So I decided to do my own "school of life" since I can't travel to London, England right now and don't have the cash to spend tons of money towards "self-help" classes, etc. So instead- I'm doing my own curriculum. It's kind of how I'm also approaching my "writing" right now- self taught.
So what did I accomplish this past week and what did I learn...
I watched several TED talks- free via You Tube. If you have never heard of a TED talk you should check it out. You can type in TED talks with a subject lets say "writing" into your google browser and all the different talks under that subject will appear for you to choose. They are video mini presentation ranging from minutes long to around 18 minutes in length- the longest I've watched has been around 18 minutes, but many are around 12 minutes in length.
I typed in TED talks "self-improvement" and watched the following...
"Why I read a book a day (and why you should too)" Tai Lopez
I thought the title was a tad misleading, because I felt like a. he really doesn't read a whole book through/day (not the way I define reading a book in a day- which is reading front cover to back cover, majority of words) and b. his talk was really to me about mentoring. His definition of reading a book/day appeared to be more skimming, picking out different chapters or words that sounded interesting and reading just that section. However, I did like his point about books, they are "hidden treasures" and a way in which to be mentored by great people no longer living. Reading their biographies, etc. The main premise of the talk was about mentorship. His rule for mentors is the rule of 33%: spend 33% of your time with those "below" or "lower" than you, 33% of time with your peers, and 33% of your time with people way ahead of you. I really liked the following line...
Remember, everyone wants the good life but not everyone gets the good life because not everyone is willing to do what it takes. You must be different. You must do what most won't.
Another one was titled "How to make healthy eating unbelievably easy". I can't remember the speaker's name, he was a younger college kid who had broke his ankle during college and for two weeks after the break he rehabed and avoid walking all over campus by moving home. He was majoring in a health science field of some sort and had some nutrition background in his studies. He came home to find his 11 year old brother over weight and choosing food not healthy/nutritious. So he worked on helping his brother change his eating habits and eating choices. He did this by changing the environment to match the goal. If you want to lose weight you have to create an environment that makes this possible: get rid of the junk food, replace it with vegetables, fruits, and other healthy choices. If it isn't there you can't eat it. He promoted setting up the environment to work for you, to allow you to be successful. If you plan and set up the environment to support your goals you won't have to make so many difficult decisions. Find out your trigger foods and rid them from your house. Totally makes sense, and sounds so simple. Easy strategy to help working towards a more healthy lifestyle. I also thought this idea could be applied to other life situations- exercise, professional goals, and changing behaviors.
I also spent some time with some great friends this week. I learn so much from my friends and their wise advise always amazes me and makes such sense.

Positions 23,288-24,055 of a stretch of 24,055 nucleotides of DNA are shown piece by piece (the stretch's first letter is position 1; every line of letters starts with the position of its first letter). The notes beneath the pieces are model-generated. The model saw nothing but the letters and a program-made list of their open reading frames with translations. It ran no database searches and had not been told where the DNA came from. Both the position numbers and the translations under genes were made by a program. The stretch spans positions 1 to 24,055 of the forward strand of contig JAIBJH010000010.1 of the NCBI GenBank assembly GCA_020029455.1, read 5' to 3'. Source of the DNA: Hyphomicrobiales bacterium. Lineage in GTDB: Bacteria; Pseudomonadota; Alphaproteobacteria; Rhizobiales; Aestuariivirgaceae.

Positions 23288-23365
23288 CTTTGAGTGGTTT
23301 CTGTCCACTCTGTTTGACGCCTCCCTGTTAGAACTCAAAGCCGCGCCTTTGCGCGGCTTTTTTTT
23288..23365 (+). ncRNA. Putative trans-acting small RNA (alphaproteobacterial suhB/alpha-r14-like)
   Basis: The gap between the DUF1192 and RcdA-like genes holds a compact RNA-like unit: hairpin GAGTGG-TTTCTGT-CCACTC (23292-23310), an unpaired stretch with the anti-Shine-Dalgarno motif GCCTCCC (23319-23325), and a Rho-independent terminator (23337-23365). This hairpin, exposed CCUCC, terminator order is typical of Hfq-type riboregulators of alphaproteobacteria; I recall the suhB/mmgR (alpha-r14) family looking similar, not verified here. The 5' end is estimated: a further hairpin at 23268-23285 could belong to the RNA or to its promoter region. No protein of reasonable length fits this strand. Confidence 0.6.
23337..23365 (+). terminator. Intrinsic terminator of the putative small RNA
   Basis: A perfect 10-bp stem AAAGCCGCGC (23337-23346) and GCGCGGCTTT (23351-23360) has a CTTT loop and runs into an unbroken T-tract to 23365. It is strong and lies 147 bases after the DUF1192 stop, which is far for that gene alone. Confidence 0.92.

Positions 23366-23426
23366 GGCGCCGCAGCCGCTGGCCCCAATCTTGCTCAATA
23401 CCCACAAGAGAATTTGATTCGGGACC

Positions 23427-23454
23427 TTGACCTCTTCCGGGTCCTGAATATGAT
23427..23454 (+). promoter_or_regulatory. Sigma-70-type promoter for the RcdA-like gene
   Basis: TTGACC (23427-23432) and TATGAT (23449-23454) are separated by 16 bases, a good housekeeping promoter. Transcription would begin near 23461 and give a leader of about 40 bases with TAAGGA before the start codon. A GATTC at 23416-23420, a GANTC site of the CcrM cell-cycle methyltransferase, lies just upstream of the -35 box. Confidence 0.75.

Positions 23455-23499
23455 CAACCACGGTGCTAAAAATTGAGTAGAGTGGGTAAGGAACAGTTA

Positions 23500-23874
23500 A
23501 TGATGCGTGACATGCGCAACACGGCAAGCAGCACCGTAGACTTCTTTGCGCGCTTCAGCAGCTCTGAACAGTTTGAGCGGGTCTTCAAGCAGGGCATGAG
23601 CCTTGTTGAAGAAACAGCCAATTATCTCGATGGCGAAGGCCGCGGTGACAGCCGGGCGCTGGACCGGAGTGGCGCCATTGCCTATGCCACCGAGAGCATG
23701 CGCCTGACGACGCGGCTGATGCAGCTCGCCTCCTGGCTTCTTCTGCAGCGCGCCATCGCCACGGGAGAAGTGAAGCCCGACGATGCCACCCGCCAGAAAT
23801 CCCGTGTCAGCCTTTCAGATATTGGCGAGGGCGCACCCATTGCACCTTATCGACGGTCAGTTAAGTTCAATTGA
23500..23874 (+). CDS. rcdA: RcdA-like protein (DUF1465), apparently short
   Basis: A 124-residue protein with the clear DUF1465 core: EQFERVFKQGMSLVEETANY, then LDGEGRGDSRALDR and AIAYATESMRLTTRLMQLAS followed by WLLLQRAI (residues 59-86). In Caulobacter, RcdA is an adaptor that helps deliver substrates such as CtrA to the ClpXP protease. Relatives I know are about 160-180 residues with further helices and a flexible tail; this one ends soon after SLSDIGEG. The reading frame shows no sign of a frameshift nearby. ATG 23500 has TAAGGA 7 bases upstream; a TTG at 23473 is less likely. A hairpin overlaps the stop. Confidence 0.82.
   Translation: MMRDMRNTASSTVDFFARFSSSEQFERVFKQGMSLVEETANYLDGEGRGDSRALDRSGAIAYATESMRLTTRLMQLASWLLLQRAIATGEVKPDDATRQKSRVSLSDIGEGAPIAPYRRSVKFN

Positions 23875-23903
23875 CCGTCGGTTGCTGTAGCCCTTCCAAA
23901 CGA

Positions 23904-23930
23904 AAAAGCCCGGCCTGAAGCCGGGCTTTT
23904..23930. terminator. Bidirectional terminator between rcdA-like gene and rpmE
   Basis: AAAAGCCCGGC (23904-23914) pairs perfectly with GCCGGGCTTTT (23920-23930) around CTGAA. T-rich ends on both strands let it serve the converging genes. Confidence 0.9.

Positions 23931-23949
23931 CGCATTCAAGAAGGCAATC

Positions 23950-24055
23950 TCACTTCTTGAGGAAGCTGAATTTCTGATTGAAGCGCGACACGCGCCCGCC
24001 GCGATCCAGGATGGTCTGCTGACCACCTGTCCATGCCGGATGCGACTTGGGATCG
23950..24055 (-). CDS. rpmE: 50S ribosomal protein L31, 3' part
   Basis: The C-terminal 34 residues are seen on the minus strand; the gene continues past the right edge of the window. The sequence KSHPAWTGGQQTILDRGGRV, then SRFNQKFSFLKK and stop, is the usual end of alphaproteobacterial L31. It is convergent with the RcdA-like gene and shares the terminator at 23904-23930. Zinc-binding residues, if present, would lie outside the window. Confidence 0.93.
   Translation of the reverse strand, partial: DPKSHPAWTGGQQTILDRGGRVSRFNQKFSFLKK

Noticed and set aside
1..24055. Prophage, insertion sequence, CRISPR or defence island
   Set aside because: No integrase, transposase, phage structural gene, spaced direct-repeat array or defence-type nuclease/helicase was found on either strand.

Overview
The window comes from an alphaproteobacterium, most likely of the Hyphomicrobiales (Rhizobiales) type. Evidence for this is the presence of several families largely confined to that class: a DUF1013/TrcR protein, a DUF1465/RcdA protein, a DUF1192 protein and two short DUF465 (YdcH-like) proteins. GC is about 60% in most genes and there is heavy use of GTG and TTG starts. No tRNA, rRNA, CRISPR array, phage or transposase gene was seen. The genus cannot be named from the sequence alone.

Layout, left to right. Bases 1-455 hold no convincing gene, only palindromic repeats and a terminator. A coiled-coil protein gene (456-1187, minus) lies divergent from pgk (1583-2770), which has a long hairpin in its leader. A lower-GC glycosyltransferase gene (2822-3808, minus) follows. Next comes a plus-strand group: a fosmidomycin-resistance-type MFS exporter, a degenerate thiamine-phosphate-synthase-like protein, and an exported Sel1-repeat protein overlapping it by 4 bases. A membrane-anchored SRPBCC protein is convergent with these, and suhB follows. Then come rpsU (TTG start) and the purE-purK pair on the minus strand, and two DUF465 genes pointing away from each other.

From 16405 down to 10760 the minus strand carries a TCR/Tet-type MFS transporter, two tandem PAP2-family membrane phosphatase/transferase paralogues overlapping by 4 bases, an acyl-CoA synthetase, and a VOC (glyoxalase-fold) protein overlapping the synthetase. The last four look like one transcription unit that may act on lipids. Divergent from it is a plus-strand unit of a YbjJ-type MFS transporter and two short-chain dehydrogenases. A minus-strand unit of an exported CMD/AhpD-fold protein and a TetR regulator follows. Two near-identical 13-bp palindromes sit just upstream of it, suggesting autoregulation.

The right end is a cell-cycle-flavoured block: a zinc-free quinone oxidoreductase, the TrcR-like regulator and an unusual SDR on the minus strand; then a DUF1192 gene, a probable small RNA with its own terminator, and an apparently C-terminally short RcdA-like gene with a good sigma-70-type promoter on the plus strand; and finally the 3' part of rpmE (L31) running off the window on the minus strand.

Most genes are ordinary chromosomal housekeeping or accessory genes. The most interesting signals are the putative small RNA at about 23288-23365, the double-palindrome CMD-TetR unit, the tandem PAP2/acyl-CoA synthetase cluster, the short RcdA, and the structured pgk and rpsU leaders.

One friend talked about "should" not being part of your vocabulary, but instead replace "I choose" with "I should". Take ownership in your activities and decisions. She also had the great idea of not multi-tasking. Be in the moment, and focus on the task. She talked about her one friend who always seemed to be so "present" in the moment and also happy. My friend realized that this friend of hers was not one to multi-task. If she was doing laundry she was doing laundry. If she was having coffee with a friend she was having conversation with that friend, not checking her cell phone, or thinking in her head of all the "to do's" she has yet to do.
Another friend and I talked about making the time and priority to do exercise/activity daily. It seems so odd to me that for so many of us making the time daily to get your blood pumping and body sweating is such an issue. Also it is always something that after the fact I'm glad I've done. Now my active life has changed some and I'm still rehabbing and running minimally, but I'm able to do other things and should. So I have to make the effort to regularly do something to get the blood pumping and body sweating.
Lastly, I'm always on the quest to find answers to my religious/spiritual questions. So I'm looking to books as a way in which to become better educated and figure out some of those answers. I'm currently reading "Exercising Your Soul" by Gary Jansen. He writes "the premise of this book is to practice certain types of formal prayer so that you move toward a state of living in perpetual prayer"(38). Sounds very challenging and I'm not one to pray much if at all so we will see how successful I am. This book may challenge me. One of my big questions is why do tough/bad/ sometime even horrific things happen to people who are spiritual and/or religious? He answers this somewhat for me on page 18 "spiritual living doesn't make you immune to the troubles of life, but it does give you strength". Not too far into the book so that's all I have for you right now.
Besides the reading, watching, listening I've also tried to just practice this past week different lifestyle changes to help me be more present and also more reflective. Writing down notes while watching, reading and listening helps me to journal this journey. I don't think I will have all the answers, but I'm hoping that by immersing myself in some self-taught ideas on "school of life" I will be living a more full and happier life. Onto finding some more "school of life" learning experiences.